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Re: Architectural Engineering Degree

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What happen to Cal Poly, SLO in that list of schools? (Go Mustangs!)  Where our
specialty is structural engineering and where there is a student chapter of

Donna L. Gochenaur, PE
Colorado Springs, CO
ARCE graduate Cal Poly

William Keil wrote:

> <  Is Architect the same as Architectural Engineering?  >
> No, an Architectural Engineer is NOT a "scientific architect!"  :o)
> An Architectural Engineer is a graduate of an ABET accredited Architectural
> Engineering program such as the ones at UT-Austin, Kansas, Kansas State, and
> others especially PENN STATE (Go LIONS!).  These graduates are exposed to
> multiple engineering specialty classes as they relate to the design of
> buildings.  All classes are not watered down summary versions but are
> instructed by their respective department, i.e. Architecture classes are
> from the Architectural department, Civil Engineering classes are from the
> Civil Engineering department, etc.  Most programs offer the chance to
> specialize in Structures, Mechanical (HVAC, Plumbing, Electrical, Lighting,
> Acoustics), or Construction Management.  The following description is from
> my experience in the Penn State AE program:
> The first two years are filled with core engineering classes including
> Mathematics, Physics, Engineering Mechanics, and Architectural Studio
> classes.
> The third year students take all of the introduction classes to the various
> disciplines, structural, mechanical, and construction management, plus even
> more mathematics, engineering mechanics and architectural classes.
> The fourth year students select a specialty and take advanced classes, i.e.
> structures students will take advanced structural analysis including the
> study of classical methods, advanced steel and concrete, soils, and
> surveying.  These classes are also combined with various classes in computer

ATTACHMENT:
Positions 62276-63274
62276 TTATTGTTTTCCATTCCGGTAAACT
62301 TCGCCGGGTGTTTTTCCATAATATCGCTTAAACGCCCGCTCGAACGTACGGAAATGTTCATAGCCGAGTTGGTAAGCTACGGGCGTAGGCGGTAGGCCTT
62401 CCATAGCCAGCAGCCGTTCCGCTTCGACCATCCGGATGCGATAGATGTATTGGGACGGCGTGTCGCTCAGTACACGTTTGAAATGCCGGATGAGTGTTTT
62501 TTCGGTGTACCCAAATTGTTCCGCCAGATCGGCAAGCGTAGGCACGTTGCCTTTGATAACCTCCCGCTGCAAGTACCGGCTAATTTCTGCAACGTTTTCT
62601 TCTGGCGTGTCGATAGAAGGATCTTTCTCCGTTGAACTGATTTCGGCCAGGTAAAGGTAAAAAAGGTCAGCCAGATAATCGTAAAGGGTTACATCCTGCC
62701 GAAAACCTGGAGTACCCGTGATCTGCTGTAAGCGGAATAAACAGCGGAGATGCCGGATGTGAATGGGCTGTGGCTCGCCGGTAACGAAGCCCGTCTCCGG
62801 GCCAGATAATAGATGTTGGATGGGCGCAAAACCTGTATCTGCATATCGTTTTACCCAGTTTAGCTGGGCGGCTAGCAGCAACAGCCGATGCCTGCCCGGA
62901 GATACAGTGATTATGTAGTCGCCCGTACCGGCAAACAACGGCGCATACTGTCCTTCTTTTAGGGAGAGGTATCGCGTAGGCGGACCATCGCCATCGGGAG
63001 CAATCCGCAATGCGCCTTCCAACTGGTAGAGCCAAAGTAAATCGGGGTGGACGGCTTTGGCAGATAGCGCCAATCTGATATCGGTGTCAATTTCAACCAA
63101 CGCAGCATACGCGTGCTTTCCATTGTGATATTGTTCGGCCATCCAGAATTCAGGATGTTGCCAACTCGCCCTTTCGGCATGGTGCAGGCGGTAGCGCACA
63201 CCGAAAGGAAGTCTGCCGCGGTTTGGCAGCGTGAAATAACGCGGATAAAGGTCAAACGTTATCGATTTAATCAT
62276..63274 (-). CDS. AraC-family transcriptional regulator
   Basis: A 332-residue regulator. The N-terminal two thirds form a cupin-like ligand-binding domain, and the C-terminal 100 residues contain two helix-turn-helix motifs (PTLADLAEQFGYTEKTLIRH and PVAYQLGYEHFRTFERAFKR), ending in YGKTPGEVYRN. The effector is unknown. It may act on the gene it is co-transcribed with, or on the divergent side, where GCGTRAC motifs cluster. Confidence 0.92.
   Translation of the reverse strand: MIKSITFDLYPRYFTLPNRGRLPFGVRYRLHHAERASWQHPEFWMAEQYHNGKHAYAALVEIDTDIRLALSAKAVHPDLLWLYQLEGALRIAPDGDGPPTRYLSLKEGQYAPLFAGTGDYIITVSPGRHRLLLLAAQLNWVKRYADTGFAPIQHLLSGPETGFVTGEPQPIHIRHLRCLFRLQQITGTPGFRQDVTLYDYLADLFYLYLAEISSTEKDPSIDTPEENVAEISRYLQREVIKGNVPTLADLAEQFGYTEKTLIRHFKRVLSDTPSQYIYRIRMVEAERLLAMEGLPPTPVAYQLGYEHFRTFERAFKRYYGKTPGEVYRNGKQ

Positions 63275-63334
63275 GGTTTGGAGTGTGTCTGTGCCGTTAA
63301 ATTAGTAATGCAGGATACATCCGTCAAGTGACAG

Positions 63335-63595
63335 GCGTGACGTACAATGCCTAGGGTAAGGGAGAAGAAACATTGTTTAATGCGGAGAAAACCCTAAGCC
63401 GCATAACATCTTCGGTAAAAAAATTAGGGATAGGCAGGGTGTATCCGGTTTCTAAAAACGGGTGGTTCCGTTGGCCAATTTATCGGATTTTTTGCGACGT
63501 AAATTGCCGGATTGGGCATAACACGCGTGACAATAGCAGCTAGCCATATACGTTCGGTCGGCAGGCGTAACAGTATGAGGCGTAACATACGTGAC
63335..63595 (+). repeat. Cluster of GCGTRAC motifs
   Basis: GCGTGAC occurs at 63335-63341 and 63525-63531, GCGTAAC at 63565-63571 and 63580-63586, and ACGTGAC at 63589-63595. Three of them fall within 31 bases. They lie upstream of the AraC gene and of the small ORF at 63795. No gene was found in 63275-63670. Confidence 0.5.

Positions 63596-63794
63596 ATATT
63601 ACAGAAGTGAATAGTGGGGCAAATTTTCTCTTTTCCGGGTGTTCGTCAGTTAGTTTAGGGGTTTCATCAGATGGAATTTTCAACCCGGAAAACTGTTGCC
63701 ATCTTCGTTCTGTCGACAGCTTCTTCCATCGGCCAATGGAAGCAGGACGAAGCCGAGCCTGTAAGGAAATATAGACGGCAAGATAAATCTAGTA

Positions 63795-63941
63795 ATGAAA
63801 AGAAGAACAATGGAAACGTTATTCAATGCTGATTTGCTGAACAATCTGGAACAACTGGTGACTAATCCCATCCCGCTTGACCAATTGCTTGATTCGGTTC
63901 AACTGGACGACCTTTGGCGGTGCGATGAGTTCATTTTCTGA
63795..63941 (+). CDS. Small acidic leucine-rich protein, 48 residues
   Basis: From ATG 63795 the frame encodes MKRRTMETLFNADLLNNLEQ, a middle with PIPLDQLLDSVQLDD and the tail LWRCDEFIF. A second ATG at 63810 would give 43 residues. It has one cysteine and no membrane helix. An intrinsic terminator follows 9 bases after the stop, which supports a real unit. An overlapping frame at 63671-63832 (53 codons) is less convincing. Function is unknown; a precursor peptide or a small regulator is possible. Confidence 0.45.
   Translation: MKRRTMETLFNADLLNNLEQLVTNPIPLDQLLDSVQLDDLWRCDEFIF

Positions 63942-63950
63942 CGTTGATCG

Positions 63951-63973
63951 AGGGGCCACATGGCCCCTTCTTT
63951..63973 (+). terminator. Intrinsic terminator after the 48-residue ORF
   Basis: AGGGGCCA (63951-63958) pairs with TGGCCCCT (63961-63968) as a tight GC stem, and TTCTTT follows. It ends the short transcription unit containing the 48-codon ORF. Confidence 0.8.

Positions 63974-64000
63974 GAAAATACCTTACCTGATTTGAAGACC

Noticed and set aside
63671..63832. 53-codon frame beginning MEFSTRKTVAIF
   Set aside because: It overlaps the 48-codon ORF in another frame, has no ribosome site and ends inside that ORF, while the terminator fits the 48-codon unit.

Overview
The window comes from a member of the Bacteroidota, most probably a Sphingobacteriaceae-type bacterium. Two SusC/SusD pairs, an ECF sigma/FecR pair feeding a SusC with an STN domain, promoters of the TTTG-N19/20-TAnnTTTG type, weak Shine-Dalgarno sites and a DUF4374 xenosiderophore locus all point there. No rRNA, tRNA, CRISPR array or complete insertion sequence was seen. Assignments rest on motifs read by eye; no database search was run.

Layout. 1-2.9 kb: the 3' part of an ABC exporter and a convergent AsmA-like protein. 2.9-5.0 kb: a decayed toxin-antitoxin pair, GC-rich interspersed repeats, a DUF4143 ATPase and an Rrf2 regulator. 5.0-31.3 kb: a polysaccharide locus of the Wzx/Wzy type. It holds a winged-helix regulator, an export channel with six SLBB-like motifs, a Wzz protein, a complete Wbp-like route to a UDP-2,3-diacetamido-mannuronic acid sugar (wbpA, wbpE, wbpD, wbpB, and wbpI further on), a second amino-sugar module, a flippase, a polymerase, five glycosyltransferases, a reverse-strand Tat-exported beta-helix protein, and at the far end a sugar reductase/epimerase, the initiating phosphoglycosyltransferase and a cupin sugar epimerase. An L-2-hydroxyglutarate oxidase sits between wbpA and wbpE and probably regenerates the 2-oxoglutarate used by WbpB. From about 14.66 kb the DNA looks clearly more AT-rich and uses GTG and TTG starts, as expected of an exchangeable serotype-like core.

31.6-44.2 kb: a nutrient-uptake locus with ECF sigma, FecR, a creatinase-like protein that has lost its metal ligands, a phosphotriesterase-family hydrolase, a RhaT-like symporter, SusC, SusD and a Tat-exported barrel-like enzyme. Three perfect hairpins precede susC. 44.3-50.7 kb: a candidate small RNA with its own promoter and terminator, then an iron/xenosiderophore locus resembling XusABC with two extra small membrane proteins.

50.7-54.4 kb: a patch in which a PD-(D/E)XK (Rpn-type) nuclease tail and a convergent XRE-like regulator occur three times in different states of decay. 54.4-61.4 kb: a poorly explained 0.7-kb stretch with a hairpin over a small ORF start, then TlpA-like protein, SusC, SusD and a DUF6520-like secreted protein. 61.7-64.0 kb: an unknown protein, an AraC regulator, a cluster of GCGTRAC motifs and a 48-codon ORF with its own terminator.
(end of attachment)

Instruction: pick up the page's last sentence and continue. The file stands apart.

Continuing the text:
> programming and advanced architectural studio classes.
> The fifth year in structures includes the study of foundations and modern
> structural analysis.  The fifth year at Penn State involves a senior thesis
> which is a year-long study of a recently constructed building.  The student
> must present all of the existing systems, analyze them, and then redesign
> them.  All students select their own building, unlike the Cornell program
> that has 40+ students studying individual elements of one structure.  The
> end result of the Penn State AE program is a formal presentation of all
> findings to a board of professors and professional engineers that donate
> their time (so they can find the best candidate for their staff opening :o).
> Overall, focus is always on meeting deadlines whether they are established
> by professors in the classroom or the student for the senior thesis project.
> In addition, AE students acquire a respect for the other disciplines that
> are putting systems into a building.  For example, the structural engineer
> must always yield to the mechanical engineer around the mechanical rooms so
> the ductwork can leave the AHUs.  Only broad guidelines are drawn for the
> thesis assignment and the student must establish their course of study
> including how and which topics will be analyzed/redesigned.
> The degree earned is a B.A.E, a Bachelor's of Architectural Engineering.  It
> is NOT similar to a Bachelor of Science degree.  A B.S. degree only requires
> about 120 credit hours.  A Penn State B.A.E. requires about 160 credit hours
> and (in my opinion) is equivalent to any B.S. plus M.S./M.E. degree
> combination.  That is likely the intention of the accrediting board because
> the B.A.E is a unique degree.  Employers that are familiar with the Penn
> State program agree because several employers "only hire M.S. degree
> holders" and Penn State B.A.E. graduates are considered equivalent.
> I hope this clarifies what an Architectural Engineer is and if anybody works
> exclusively on building projects and has the opportunity, hire one ...
> because with a small amount of training, you will have a quality design
> engineer.
> William J. Keil, P.E.